Auditor registration

Content Summary

Registration requirements in Australia

A public practitioner may need to satisfy a range of licensing requirements and regulations when providing audit services. Separate licensing or registration requirements must be met where a practitioner intends to practice as a:

  1. Registered Company Auditor or authorised audit company
  2. Self-Managed Superannuation Fund Auditor
  3. Examiner for legal practitioner trust accounts
  4. Registered auditor with the Registered Organisation Commission

Before you take on audit or review engagements check that you have the necessary licence or registration, whether you need a public practice certificate or PI insurance, what the on-going requirements are and which competencies you need to possess.

Public practitioners may also need licences or registrations if they provide other services. This document includes a typical range of services.

Refer to this summary to check if you require a public practice certificate or other prerequisites, and what the on-going obligations will be if you plan to provide certain types of public accounting services in Australia.

This publication will help CPA Australia members understand the competencies required for review engagements. It is a joint publication from CPA Australia, the Institute of Chartered Accountants Australia (now Chartered Accountants Australia and New Zealand) and the Institute of Public Accountants.

1. Registered company auditors and authorised audit companies

Public practitioners must be registered as a Registered Company Auditor (RCA) with ASIC to be appointed as auditor of a company. This also applies if you intend to audit other entities specified under the Corporations Act 2001. An RCA registration is also needed for auditors appointed under specific federal or state legislation, regulations, professional standards, industry requirements or if articulated in an entity’s governing documents.

If these audits are conducted by RCAs in an audit company, rather than a partnership, the company is also required to be registered as an authorised audit company (AAC).

ASIC is responsible for defining the eligibility requirements for registration as an RCA or AAC, as set out in: RG 180 Auditor registration.

RCAs must lodge an online annual statement with ASIC using Form 912, within 30 days of their registration date. If you're an SMSF auditor as well as an RCA, you must lodge two separate annual statements.

2. Registered self-managed super fund (SMSF) auditors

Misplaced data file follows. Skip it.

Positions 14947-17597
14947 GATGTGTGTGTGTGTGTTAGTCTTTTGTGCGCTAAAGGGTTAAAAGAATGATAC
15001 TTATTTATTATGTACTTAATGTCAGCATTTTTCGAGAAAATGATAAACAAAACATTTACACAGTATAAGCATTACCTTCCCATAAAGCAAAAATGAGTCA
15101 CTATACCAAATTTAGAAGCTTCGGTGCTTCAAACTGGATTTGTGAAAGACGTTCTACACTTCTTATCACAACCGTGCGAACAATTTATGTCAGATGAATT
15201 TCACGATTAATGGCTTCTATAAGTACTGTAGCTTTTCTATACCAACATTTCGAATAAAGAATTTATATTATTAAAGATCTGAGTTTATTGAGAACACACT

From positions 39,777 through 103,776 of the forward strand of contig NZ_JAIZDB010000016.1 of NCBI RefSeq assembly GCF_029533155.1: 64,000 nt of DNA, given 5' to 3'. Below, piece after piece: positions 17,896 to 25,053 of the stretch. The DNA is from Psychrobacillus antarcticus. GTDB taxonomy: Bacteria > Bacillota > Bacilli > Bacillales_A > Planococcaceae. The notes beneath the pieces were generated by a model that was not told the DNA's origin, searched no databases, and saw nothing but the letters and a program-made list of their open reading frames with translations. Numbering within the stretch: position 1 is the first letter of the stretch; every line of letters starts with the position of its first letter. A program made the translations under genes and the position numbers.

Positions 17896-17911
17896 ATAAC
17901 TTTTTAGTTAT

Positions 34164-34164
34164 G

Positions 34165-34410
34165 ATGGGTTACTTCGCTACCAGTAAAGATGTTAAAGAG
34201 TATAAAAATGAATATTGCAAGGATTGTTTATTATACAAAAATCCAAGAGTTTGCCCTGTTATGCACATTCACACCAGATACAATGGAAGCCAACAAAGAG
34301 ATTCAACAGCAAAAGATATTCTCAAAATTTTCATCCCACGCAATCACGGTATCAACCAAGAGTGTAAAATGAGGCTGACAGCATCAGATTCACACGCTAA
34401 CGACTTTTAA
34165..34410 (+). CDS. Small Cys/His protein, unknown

SMSF auditors have separate registration requirements. They must meet ASIC Regulatory Guide RG 243 Registration of self-managed superannuation fund auditors to audit SMSFs under the Superannuation Industry (Supervision) Act 1993.

SMSF auditors must also meet the Competency Standard: Class Order CO 12/1687 for approved SMSF auditors.

SMSF auditors must use the ASIC Regulatory Portal to lodge an annual statement. If you're an SMSF auditor as well as an RCA, you must lodge two separate annual statements. 

3. External examiners for legal practitioner trust accounts

Law practices in New South Wales and Victoria must have their trust records externally examined once a year. The trust year ends on 31 March. Trust money statements must be lodged by 30 April and external examiners must lodge their reports by 31 May every year. Similar requirements apply in other states and territories.

CPA Australia members with a current Public Practice Certificate and who have successfully completed the relevant course as approved by the Legal Services Council may be appointed as external examiners.

Information for external examiners can be found on the following websites:

4. Registered auditors with the Registered Organisation Commission

Auditors must complete separate registration to audit Unions and Employer Associations under the Fair Work (Registered Organisations) Act 2009. 

The Registered Organisations Commission has useful resources and a podcast about what unions and employer associations should expect from their auditor.

Registration requirements in New Zealand

Licensed auditors

Public practitioners responsible for conducting Financial Markets Conduct Act 2013 (FMC) audits in New Zealand must hold a licence under the Auditor Regulation Act 2011 (New Zealand) (ARA). CPA Australia is an accredited body authorised to licence individuals under the ARA to conduct FMC audits. Learn more about the requirements of licensed auditors below.

Qualified auditors

Public practitioners responsible for conducting certain statutory assurance engagements in New Zealand must be recognised as a qualified auditor. CPA Australia recognises members who meet our eligibility criteria as qualified auditors. Learn more about the requirements of qualified auditors on our qualified auditors page below.